When it comes to collecting, Funko Pops have seen a gigantic rise in popularity in recent years. You know, those big-headed, small-bodied, and often times overpriced collectibles that you see everywhere?!
The Price is Wrong
- Needless to say, if the price is vastly lower than other postings, that Funko Pop is probably a fake
- Often, sellers use a low-dollar amount to reel you into their posting, which takes advantage of those collectors who are after a prized pop but can’t quite afford it
- When purchasing a Funko Pop, investigate other sellers before making the decision. Everyone loves a good deal, but we all love knowing our pops are authentic.
- A Funko Pop that is often faked is the 2016 San Diego Comic Con Metallic Beerus (see below). According to popular Funko pricing website, PopPriceGuide, this Pop has a current average market value of $185, but a quick eBay search shows there are many sellers who are posting this pop for much less than current value.
Now this one can be a little tricky to some who aren’t used to how the box art looks. Let’s say your grandma wants to gift you a pop you’ve been wanting. She goes onto eBay or another resale site and buys the first pop she sees. You get the pop, and right away you can tell something is off…
- The character on the front, if you already have a pop you think is fake compare it to another like pop. You can notice that in the pop below, the fake shows that the real pop character art is much more detailed than the fake. This is one of the easiest ways to tell.
- The lettering on the box is another indicator of a fake or real pop. Funko uses a very simple font, but often times with fakes, criminals get it wrong just enough for it to be noticed. Although, this is a bit harder to spot than the character art on the front. Take a look at the pops below, and note the font not centered on the white circle. Also that the font is completely different than the font used on real pops.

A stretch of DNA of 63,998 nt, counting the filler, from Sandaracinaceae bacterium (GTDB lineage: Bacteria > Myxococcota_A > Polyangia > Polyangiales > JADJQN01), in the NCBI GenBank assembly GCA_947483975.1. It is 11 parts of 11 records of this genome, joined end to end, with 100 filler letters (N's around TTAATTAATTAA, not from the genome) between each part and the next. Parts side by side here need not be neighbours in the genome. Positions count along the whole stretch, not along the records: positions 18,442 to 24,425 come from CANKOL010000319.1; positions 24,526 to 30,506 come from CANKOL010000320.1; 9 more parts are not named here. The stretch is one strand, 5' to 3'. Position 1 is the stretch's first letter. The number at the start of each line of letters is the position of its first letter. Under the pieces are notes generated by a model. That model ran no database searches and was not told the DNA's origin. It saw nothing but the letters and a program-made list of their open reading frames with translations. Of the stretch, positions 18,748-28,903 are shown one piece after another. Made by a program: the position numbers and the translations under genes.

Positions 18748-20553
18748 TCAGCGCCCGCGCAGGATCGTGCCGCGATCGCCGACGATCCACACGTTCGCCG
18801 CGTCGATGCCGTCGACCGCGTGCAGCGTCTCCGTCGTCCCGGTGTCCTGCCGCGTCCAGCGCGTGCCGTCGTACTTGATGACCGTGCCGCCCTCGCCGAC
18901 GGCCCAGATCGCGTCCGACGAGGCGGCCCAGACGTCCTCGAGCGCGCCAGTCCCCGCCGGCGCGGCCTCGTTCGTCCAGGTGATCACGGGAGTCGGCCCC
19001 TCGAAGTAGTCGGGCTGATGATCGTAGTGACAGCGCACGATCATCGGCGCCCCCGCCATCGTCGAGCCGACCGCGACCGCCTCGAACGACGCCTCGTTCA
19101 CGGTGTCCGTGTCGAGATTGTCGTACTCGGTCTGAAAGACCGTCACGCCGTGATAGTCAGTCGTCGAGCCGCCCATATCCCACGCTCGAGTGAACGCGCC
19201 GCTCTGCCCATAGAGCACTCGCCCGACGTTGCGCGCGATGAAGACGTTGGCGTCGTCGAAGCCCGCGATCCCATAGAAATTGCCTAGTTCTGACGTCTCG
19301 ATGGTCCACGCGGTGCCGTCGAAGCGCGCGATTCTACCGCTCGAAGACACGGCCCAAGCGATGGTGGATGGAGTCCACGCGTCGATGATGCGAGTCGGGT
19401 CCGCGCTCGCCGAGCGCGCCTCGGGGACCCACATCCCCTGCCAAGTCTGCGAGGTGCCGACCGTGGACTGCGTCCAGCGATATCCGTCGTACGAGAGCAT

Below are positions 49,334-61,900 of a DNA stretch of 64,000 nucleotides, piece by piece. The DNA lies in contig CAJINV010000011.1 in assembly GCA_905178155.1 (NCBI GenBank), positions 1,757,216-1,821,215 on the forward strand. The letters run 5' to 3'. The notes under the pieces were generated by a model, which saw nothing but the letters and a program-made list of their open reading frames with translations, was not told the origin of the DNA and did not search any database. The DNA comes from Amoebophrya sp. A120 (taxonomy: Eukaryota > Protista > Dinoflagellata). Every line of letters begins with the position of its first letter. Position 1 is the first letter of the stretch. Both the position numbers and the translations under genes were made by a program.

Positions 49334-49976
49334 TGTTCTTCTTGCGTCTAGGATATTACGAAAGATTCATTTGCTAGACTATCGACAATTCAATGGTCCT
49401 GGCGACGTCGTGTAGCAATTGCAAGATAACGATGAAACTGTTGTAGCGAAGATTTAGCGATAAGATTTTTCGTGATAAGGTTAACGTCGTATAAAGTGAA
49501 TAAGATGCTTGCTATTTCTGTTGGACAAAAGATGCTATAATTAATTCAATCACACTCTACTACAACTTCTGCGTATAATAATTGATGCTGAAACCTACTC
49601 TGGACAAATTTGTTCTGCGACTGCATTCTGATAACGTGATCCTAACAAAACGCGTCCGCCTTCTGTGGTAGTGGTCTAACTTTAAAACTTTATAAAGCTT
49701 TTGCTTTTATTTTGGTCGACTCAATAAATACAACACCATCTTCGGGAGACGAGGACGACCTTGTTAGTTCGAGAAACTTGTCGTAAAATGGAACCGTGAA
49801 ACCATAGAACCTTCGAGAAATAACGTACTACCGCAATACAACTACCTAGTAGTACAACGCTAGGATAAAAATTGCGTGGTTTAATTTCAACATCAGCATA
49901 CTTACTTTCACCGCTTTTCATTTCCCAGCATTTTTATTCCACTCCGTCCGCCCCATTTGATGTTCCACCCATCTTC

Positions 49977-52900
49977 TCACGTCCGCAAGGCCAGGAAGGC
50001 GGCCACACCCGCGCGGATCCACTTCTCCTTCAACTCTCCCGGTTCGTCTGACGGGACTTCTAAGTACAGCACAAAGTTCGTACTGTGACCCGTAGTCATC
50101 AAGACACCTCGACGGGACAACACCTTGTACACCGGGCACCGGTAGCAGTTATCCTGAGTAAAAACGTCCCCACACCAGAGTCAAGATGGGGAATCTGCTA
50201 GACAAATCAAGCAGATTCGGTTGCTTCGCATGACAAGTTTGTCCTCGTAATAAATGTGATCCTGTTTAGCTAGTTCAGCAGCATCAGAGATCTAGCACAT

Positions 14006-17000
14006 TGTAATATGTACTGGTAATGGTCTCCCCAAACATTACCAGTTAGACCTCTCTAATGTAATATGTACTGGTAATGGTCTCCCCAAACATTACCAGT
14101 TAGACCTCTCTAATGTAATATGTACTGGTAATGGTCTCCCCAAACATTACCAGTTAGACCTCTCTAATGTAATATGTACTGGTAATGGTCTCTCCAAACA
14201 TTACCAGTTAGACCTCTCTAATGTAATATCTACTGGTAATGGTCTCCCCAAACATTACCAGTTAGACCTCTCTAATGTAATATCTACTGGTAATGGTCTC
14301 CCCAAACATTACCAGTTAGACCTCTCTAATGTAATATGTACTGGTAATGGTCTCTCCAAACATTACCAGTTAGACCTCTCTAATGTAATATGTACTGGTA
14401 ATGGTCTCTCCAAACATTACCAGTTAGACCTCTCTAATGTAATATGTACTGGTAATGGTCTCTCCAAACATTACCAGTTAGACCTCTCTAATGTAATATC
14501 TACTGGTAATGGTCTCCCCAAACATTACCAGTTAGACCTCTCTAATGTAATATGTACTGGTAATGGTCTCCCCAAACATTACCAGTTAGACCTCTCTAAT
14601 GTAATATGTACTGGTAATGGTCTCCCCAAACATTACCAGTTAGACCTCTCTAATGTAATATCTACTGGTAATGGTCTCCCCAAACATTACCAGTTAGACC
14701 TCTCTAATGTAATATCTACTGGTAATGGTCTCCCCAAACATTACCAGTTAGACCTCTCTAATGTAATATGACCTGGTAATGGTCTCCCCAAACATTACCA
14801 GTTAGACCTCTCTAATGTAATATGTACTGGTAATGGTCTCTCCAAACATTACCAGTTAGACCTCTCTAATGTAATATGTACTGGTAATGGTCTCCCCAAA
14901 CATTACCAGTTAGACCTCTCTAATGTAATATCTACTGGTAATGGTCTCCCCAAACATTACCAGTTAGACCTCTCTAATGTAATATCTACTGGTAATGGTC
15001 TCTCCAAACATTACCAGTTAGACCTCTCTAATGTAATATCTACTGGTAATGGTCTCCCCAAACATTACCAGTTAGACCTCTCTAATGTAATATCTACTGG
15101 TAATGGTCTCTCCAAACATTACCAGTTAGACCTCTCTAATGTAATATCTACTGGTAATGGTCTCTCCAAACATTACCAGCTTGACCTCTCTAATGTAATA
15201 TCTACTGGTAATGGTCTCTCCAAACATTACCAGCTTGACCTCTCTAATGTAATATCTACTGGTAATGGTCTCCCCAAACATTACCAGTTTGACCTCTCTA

- The last way to show if you have a fake just by the box is to look at the overall design and placement of the art on the box. Pops come in different categories(e.g., movies, animation, heroes, music). On the top left corner of the box, there will be a little conversation bubble with the word Pop! Below that, whatever category this pop is to which it is connected.
- Fake pops seem to miss this key piece and leave out the category. The picture below also shows that the overall image on the front doesn’t seem to match up with the folds in the box. People who manufacture fake pops don’t put much effort into the finer details.
Now, this is where it can get a little tricky, even to someone who is more experienced in the Funko Pop world. If you purchase a pop and are curious if it’s real or fake, just flip it over to the bottom.
Location, Location, Location
When buying online–regardless of what the item is–we all know many fakes come from China. This is no different when it comes to pops. This isn’t to say all merchandise that comes from China is fake, but you must take into account all the previous information in this post. If you do buy from a retailer shipping from China, please take into account these easy steps to avoid being scammed.
- Ask the buyer for non-stock photos, ask for specific details to be photographed like the serial number and front of the box.
- Read reviews/feedback for the seller you want to buy from, often times people who are scammed or didn’t receive the item they thought they were will leave a review stating this.
- Contact the seller before purchasing and ask why this posting is priced lower than others, and seek more information about the posting. Often times this will result in the posting coming down, or the seller not responding. This can pretty much answer your question itself whether or not the pop is fake or real.
Hopefully this helps out those who are new to pop hunting, and those who want more information on fake pops! Happy hunting!